Tuesday, April 06, 2010

A corporate elliptical machine

Recently I was told about another CEO who got a raise this year to increase his 10 million dollar salary while his company has recently announced layoffs. I was struck with the realization that even after all the years this CEO has been climbing to get to the top, he's still trying to find a bigger payday.

The CEO of a company represents the top of a corporate ladder many of us think we are (or were) on. I remember getting out of college thinking about the number of years it would take me to climb a corporate ladder and become "Partner". After all, Partner is the top of something. Something pretty special sounding, and big-money making.

Even though the CEO above has been climbing all these years, even though he's done all this work his entire life, and "succeeded" at all sorts of goals he and others have set out for him, he's still climbing. He's still probably stressing about his next raise. The next monetary bump. The next promotion.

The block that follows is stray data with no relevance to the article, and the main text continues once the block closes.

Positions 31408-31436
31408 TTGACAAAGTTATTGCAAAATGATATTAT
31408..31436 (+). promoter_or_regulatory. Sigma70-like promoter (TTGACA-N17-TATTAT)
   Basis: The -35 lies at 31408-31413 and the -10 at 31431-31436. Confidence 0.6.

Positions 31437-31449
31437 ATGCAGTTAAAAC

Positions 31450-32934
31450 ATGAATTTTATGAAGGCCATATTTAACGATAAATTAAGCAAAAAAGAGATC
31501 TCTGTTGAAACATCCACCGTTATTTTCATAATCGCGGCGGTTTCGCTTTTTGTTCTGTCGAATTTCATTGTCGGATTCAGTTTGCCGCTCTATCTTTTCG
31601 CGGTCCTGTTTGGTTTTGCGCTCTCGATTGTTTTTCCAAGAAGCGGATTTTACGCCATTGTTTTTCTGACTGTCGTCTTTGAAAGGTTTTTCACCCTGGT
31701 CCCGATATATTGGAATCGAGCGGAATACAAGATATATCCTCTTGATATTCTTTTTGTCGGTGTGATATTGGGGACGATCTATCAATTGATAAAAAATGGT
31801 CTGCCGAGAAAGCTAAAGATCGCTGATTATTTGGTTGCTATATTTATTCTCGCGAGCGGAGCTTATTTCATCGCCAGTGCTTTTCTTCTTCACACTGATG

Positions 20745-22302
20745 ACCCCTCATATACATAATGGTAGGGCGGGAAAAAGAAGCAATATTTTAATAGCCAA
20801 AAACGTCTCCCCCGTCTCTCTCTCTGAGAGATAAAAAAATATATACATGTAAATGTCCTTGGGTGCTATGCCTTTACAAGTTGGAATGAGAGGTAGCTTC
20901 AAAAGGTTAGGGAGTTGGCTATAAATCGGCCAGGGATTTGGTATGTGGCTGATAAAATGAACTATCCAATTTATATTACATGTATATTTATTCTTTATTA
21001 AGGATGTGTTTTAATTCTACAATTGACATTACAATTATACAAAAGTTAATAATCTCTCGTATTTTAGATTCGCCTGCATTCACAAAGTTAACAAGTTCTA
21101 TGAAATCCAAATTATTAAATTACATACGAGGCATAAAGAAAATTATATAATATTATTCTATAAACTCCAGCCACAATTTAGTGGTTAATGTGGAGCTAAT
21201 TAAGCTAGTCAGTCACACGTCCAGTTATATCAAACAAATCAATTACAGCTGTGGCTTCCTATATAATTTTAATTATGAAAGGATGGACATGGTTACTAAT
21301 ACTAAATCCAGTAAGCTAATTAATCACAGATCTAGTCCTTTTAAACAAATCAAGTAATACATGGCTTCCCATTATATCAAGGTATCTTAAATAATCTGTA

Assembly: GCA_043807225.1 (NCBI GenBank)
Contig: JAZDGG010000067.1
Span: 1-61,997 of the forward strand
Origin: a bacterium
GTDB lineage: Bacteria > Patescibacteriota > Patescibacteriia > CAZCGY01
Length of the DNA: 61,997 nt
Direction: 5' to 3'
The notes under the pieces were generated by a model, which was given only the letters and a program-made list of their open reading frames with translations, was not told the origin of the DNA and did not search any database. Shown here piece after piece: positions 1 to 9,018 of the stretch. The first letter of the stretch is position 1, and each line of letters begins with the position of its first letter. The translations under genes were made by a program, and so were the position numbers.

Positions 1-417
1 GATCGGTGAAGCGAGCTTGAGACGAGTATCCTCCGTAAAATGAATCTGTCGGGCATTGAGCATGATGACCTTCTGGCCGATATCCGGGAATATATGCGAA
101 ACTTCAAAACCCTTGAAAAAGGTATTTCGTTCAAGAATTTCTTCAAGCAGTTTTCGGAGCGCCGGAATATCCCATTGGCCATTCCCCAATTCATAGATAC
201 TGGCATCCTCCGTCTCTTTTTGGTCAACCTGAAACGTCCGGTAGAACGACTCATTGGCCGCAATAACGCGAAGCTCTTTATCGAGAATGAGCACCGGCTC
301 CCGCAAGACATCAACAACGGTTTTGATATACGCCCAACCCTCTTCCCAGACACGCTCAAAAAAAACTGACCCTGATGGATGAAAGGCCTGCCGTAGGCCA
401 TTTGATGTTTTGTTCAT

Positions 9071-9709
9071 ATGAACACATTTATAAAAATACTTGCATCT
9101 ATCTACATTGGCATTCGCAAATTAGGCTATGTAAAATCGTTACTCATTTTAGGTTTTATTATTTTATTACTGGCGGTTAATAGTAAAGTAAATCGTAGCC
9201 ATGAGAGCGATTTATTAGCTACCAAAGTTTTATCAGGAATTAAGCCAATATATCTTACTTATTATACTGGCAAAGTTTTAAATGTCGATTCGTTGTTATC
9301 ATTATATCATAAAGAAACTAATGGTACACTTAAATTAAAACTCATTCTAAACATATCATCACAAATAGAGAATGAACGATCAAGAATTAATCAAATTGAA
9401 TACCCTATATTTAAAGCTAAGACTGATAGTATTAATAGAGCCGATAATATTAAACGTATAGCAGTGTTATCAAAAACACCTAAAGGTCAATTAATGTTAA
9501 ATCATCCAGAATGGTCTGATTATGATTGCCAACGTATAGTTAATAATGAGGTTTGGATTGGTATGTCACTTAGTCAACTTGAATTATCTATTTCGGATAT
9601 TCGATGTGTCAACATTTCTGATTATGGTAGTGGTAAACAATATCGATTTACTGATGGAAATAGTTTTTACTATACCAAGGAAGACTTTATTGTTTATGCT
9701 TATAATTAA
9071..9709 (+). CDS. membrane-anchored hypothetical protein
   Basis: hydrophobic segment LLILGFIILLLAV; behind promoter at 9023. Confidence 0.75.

Most of us reading this have seen, or are on, or have at least considered climbing a corporate ladder. And sure many of us still concern ourselves with becoming better leaders and mentors to younger employees. But the first thing most of us want to hear with that promotion, is how much do I get paid.

My dreams have often gotten soured with thoughts of raises and promotions. When I got out of college my dream of Partner had as its top priority some kind of goal of "financial independence". I was pretty focused on raises and promotions and saw most everyone else was too. Everyone was climbing and climbing and buying more stuff their new finances allowed them too.

But this isn't a ladder for this guy. There is no end to it. This is a treadmill or a stair machine. A corporate elliptical machine. But calling this an exercise machine doesn't do this justice. Because this isn't exercise.

His version of climbing leads to stress and heart attacks. Stress that's passed onto everyone else around him. Stress that hides all the awesome things he's already accomplished and the people and events that matter in his life today.

How's work for you? Are you on a ladder, or have you stepped onto the elliptical machine?

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